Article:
[00:12:31] IAN: What do you think about a really quick kind of tangent here. So the other day I was playing around with some virtual reality gear. Have you ever tried like the Oculus the other HTC vibe? Drones can make 3D models with photogrammetry do you first see like in a not so distant future. Can you imagine a construction or mining team or a site using virtual reality or augmented reality?

[00:12:57] EMMANUEL: Yeah and its already the case.

[00:12:59] IAN: Oh Really.

[00:13:00] EMMANUEL: Well in some cases and I’ve heard some Caterpillar products or maybe a product made of augmented reality gears and augmented reality software and that’s maybe to manage the to site and maybe or so to maintain the machine and so many use case will be around VR on the site.

[00:13:20] IAN: Cool yeah. I can just imagine I mean Google Glass like kind of had a failure because they targeted it towards consumers but I think they’re revamping that and targeting it more towards maybe enterprise. So it makes sense like how often when you’re on the job site are the the workers and the folks on the site wearing like protective glasses.

[00:13:41] EMMANUEL: Yeah, 100%.

[00:13:43] IAN: Yeah and so why not just throw like a little augmented reality screen. OK.

[00:13:48] EMMANUEL: That’s a new idea for a new start up for the people that are listening to the podcast, yes right?

[00:13:53] IAN: Yeah we’ll take a few percentage points of equity on that. Awesome. So yeah that integration and your partnership with caterpillars is pretty incredible. What about safety? You know having drones on the worksite the job site for construction and mining. You mentioned safety before I saw on your really nice new website there’s a section on it about increasing safety. So how are drones and how is Redbirds software helping companies in construction and mining companies increase safety on the job sites these days?

[00:14:29] EMMANUEL: So flying a drone would be safer because people won’t have to. Let’s say a walk on the sites where it’s sometimes very dangerous especially when the shareholders have to work on stock piles. They have to get quite close to the court cases and sometimes machines are very dangerous as well on the site. But the other part is that we can use drone data especially processed and used data to identify some safety related analytics. And one example are the safety blocks and safety berms that are some specific blocks displayed on the road. They must stick to certain criteria.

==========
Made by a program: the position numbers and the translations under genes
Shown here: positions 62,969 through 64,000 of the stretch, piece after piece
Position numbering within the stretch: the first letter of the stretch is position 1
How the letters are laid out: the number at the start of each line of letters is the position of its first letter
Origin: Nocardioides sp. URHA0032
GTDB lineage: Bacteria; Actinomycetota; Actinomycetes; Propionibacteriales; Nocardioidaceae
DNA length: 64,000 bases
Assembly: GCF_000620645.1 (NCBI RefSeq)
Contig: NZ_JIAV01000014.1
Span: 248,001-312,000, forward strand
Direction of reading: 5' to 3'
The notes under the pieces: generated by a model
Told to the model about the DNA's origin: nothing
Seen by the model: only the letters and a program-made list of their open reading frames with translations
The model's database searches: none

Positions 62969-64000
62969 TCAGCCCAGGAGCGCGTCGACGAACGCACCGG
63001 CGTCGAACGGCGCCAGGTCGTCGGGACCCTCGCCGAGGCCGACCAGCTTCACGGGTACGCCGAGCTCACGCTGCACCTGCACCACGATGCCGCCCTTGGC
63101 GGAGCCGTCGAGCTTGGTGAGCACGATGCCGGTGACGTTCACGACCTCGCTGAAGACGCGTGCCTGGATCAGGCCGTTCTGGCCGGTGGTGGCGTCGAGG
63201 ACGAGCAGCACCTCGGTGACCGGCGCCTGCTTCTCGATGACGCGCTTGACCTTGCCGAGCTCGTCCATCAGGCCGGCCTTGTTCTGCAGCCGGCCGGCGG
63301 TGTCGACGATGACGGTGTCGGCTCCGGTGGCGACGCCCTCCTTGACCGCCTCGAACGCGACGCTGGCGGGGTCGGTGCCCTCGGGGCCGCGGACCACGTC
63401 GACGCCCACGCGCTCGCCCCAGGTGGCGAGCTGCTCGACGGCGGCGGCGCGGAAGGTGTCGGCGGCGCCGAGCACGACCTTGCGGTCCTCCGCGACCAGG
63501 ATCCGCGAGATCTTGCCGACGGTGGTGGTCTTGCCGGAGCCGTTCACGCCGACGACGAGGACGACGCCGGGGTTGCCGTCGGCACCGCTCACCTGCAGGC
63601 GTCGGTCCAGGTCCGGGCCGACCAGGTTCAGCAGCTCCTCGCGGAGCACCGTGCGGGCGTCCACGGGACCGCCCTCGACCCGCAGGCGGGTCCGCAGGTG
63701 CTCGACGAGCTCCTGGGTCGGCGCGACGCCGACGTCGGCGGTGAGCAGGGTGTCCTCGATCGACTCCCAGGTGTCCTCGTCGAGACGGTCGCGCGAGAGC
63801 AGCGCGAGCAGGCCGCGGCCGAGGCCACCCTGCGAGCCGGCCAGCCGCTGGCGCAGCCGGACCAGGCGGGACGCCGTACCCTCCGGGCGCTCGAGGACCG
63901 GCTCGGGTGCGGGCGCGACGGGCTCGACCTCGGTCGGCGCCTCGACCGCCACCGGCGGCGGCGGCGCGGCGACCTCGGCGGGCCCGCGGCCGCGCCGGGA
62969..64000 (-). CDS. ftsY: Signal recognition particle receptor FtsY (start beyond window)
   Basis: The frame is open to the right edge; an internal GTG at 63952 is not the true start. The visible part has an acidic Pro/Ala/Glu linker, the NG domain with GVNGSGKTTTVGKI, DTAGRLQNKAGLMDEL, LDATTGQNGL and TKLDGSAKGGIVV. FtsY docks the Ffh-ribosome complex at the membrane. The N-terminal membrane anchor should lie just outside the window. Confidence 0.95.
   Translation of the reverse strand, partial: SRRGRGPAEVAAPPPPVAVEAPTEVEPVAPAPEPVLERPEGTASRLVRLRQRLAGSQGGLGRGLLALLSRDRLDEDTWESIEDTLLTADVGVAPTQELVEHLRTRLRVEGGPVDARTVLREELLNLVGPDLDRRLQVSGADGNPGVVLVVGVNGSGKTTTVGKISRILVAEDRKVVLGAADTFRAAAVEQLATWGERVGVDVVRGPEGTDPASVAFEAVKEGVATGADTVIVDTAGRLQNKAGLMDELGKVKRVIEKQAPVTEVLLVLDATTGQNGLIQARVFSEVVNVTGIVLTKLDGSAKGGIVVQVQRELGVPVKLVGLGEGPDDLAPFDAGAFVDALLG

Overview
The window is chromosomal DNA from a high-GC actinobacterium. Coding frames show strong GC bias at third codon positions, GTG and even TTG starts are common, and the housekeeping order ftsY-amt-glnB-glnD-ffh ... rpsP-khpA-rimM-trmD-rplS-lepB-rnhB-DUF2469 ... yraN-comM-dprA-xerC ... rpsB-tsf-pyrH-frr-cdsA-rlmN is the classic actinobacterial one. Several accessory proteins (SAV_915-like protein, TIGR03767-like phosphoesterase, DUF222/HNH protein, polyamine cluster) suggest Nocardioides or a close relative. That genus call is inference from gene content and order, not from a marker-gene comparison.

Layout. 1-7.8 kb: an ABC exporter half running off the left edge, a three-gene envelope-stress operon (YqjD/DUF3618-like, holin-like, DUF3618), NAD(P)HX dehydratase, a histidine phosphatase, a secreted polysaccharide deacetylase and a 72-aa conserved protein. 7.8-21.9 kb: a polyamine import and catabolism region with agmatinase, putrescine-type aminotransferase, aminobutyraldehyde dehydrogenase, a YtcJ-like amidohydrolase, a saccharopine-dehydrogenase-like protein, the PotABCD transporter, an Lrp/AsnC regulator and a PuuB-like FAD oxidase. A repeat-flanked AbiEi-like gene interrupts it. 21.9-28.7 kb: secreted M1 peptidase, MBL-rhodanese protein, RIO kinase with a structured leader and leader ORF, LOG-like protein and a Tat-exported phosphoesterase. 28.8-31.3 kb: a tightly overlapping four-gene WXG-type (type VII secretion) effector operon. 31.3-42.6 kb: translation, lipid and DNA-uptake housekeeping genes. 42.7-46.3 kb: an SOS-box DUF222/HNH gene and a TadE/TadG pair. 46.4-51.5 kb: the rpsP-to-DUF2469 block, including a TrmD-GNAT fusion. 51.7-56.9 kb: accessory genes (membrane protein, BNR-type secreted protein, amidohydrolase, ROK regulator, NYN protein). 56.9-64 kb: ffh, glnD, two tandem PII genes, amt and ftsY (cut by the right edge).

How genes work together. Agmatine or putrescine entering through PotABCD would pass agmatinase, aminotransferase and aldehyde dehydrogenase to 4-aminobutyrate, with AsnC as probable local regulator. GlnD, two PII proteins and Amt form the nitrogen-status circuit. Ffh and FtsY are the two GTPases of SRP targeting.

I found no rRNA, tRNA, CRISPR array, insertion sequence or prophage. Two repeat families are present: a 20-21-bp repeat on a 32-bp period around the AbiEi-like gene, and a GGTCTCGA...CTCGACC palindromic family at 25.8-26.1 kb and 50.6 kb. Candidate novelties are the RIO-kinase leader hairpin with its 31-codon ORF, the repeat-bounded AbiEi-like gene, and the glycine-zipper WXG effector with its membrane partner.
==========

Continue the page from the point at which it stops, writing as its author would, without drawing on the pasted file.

[00:15:10] IAN: This is on a mining on a miner.

[00:15:13] EMMANUEL: Mine or quarry, they must be high enough, the software the software can detect whether a safety block and a safety berm is high enough vs the regulation. And that will give any information to the site manager maybe to fix some safety blocks and safety berms and maybe avoid some very heavy fines.

[00:15:36] IAN: Excellent. So your software is very very specialized. I just want to point that out so there’s a lot of different. You know it’s all cloud based right?

[00:15:44] EMMANUEL: Correct.

[00:15:45] IAN: OK. So there’s a lot of other different cloudbase software is out there. It seems like some of them kind of do some specialization and some are a little bit more general so I really like the approach that you guys have taken really focusing on safety for construction and mining. What’s your so if we turn the tables a little bit if I went and ask one of your customers about Redbird and I said what’s your favorite thing about it what would you think some of them would say?

[00:16:12] EMMANUEL: User friendliness it’s. It’s impressive to see how easy how easily the customer can use of software especially in the US in that industry construction mining especially construction and quarries have not been used to software that much. It’s a very conservative industry. They are adopting technology quite late compared to other industries. So we need we definitely need to develop and to propose a very easy to use easy to understand software. And the second thing they love is collaboration because it’s easy anyone can connect and very quickly understand what’s going on on the site with even no expertise in data. And that’s what’s so unique brand new in the in the construction industry.